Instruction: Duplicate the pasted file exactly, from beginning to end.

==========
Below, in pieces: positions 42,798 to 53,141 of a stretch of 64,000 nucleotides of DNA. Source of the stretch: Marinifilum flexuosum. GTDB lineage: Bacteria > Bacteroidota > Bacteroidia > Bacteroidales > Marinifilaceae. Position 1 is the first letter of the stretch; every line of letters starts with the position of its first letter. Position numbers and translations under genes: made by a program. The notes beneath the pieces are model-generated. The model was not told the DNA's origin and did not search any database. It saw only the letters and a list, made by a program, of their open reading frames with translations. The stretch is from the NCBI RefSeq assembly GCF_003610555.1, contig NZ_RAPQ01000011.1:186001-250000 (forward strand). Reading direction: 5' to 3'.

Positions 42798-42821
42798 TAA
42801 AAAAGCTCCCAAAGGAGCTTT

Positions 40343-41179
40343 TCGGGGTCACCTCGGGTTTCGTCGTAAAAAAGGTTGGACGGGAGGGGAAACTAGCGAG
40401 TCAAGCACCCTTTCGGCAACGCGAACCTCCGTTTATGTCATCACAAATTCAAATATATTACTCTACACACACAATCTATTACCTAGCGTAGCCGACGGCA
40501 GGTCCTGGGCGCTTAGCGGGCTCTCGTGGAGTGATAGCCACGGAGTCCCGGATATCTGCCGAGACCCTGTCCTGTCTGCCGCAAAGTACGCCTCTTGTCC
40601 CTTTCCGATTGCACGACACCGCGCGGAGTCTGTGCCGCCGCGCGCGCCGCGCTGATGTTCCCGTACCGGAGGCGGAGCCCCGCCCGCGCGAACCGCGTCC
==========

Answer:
Below, in pieces: positions 42,798 to 53,141 of a stretch of 64,000 nucleotides of DNA. Source of the stretch: Marinifilum flexuosum. GTDB lineage: Bacteria > Bacteroidota > Bacteroidia > Bacteroidales > Marinifilaceae. Position 1 is the first letter of the stretch; every line of letters starts with the position of its first letter. Position numbers and translations under genes: made by a program. The notes beneath the pieces are model-generated. The model was not told the DNA's origin and did not search any database. It saw only the letters and a list, made by a program, of their open reading frames with translations. The stretch is from the NCBI RefSeq assembly GCF_003610555.1, contig NZ_RAPQ01000011.1:186001-250000 (forward strand). Reading direction: 5' to 3'.

Positions 42798-42821
42798 TAA
42801 AAAAGCTCCCAAAGGAGCTTT

Positions 40343-41179
40343 TCGGGGTCACCTCGGGTTTCGTCGTAAAAAAGGTTGGACGGGAGGGGAAACTAGCGAG
40401 TCAAGCACCCTTTCGGCAACGCGAACCTCCGTTTATGTCATCACAAATTCAAATATATTACTCTACACACACAATCTATTACCTAGCGTAGCCGACGGCA
40501 GGTCCTGGGCGCTTAGCGGGCTCTCGTGGAGTGATAGCCACGGAGTCCCGGATATCTGCCGAGACCCTGTCCTGTCTGCCGCAAAGTACGCCTCTTGTCC
40601 CTTTCCGATTGCACGACACCGCGCGGAGTCTGTGCCGCCGCGCGCGCCGCGCTGATGTTCCCGTACCGGAGGCGGAGCCCCGCCCGCGCGAACCGCGTCC